Getting Started with JetBrains DataGrip on a Distributed SQL Database
If you’re a database developer, you know the time saving value of an IDE in helping you create and navigate database objects, plus query and edit data from single UI. DataGrip from JetBrains is a well-rounded, visual database tool that supports almost 20 SQL and NoSQL databases from a single interface. And because YugabyteDB is PostgreSQL compatible, getting DataGrip to work with a distributed SQL database is relatively simple. In this post we’ll show you how to get DataGrip connected to a YugabyteDB cluster, use it to build a sample database, load it up with data and browse it.
DataGrip boasts many of the must-have features you’d expect from a database GUI tool including:
- Support for Multiple Databases – DataGrip is the multi-engine database environment. If the DBMS has a JDBC driver you can connect to it via DataGrip. It provides database introspection and various instruments for creating and modifying objects for the supported engines.
- Database Objects – DataGrip introspects all objects in your databases and displays them in folders grouped by schemas. It also provides a UI for adding and editing tables, columns, indexes, constraints, etc.
- Database Editor – The powerful data editor lets you add, remove, edit, and clone data rows. Navigate through the data by foreign keys and use the text search to find anything in the data displayed in the data editor.
- Navigation – Quick navigation takes you to an object independent of whether it has just been created in your code, or it has already been read from a database. Navigate to the symbol action which lets you find objects by their name.
- Writing SQL – DataGrip boasts a smart text editor, code completion, automatic code generation, code analysis, refactoring, and a variety of visual themes to suit your preferences.
- Additional Features – DataGrip also has a query console, diff viewer, import/export wizards, VCS, and ER diagramming capabilities.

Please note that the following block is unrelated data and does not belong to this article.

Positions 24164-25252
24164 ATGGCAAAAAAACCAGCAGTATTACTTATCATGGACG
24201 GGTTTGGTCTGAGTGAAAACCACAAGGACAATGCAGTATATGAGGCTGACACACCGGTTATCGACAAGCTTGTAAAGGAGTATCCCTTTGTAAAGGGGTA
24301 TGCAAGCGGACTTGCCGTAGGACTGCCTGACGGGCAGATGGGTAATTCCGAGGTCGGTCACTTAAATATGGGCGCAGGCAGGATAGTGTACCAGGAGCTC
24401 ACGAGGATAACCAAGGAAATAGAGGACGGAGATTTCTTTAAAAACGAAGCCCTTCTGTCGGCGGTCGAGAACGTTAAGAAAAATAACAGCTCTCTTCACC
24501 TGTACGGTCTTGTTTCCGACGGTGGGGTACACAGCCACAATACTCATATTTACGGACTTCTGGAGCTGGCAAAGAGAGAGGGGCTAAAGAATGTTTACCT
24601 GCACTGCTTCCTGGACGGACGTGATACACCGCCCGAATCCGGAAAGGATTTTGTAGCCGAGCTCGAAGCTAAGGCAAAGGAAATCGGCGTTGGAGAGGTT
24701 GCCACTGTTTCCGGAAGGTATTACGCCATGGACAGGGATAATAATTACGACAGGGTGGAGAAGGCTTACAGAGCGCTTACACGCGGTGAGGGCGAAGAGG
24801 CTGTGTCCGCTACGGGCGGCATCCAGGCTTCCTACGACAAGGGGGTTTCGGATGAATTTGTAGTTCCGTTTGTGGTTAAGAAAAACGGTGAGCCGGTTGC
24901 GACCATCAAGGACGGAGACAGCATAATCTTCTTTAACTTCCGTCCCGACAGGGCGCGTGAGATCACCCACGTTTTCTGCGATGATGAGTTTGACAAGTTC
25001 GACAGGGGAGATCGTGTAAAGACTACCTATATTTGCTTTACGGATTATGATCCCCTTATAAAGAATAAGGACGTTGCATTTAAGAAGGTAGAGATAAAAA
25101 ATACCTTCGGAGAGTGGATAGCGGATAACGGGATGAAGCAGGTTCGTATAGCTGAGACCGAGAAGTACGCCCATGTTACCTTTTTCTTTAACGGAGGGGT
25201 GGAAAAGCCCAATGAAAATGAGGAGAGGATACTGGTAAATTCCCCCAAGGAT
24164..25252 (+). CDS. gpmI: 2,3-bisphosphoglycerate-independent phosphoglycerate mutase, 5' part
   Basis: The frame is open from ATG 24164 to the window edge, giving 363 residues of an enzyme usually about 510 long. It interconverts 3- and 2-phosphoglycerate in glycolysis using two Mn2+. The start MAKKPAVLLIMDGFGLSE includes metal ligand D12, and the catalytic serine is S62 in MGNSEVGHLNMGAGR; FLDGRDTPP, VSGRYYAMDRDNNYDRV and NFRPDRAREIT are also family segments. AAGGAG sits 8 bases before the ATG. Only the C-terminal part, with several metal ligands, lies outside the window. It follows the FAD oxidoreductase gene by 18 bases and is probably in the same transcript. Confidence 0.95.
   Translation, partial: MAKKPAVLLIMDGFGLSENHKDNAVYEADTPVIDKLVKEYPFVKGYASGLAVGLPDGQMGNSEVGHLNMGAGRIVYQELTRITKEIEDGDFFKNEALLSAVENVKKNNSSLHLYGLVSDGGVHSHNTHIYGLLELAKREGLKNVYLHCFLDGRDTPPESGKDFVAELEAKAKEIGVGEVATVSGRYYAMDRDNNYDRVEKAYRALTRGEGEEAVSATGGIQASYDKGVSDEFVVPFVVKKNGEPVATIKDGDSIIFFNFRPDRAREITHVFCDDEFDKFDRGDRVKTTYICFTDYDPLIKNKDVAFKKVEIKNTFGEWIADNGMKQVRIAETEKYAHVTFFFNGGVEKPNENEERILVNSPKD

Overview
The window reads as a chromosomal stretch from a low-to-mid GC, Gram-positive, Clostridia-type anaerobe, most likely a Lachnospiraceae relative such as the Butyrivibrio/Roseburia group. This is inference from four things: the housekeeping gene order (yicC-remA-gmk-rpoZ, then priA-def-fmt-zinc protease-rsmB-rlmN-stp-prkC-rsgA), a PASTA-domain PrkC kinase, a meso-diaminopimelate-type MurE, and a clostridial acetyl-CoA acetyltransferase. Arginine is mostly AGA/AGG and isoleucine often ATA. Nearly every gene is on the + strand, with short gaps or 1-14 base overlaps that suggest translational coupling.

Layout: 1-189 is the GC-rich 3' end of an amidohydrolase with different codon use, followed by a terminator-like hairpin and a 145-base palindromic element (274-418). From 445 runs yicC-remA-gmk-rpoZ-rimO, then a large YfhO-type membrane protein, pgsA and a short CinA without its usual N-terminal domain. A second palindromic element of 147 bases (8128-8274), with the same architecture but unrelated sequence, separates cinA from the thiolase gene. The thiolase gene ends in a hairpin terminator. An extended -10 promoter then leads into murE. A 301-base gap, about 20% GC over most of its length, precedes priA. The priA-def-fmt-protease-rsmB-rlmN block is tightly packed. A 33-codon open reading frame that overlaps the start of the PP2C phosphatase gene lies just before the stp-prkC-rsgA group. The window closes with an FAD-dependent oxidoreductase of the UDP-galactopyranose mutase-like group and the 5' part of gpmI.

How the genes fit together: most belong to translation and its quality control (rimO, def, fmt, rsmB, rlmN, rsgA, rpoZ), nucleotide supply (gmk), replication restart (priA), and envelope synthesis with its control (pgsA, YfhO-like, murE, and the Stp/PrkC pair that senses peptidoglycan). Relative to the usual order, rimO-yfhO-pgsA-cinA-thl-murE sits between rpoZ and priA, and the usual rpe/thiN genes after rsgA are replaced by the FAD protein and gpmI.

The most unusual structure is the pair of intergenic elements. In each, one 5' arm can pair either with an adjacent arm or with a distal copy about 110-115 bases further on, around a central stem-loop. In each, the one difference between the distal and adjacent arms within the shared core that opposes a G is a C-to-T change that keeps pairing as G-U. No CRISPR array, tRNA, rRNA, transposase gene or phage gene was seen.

JetBrains offers a 30 day free trial, so you can try all the features before deciding if you’d like to sign on for a commercial subscription, which is very reasonably priced. Ok, let’s dive in and get DataGrip installed and connected to a YugabyteDB cluster!
Step 1: Install a Local YugabyteDB Cluster
Before we get into DataGrip, you’ll need to setup YugabyteDB and install a sample database. Although for the purposes of this blog post we’ll be installing everything on a macOS, both YugabyteDB and DataGrip support most major operating systems.
For complete instructions on how to get up and running on a variety of platforms including prerequisites, check out our Quickstart Guide. In the following section we’ll cover the basic steps for getting up and running in just a few minutes with a local 3 node cluster on your Mac laptop.
Download and Extract YugabyteDB
$ wget https://downloads.yugabyte.com/yugabyte-188.8.131.52-darwin.tar.gz $ tar xvfz yugabyte-184.108.40.206-darwin.tar.gz && cd yugabyte-220.127.116.11/
Note: At the time of this writing, 2.0.11 is the latest release of YugabyteDB. Make sure to check the Quickstart Guide for the latest version.
Configure Loopback Addresses
Add a few loopback IP addresses for the various YugabyteDB processes to use.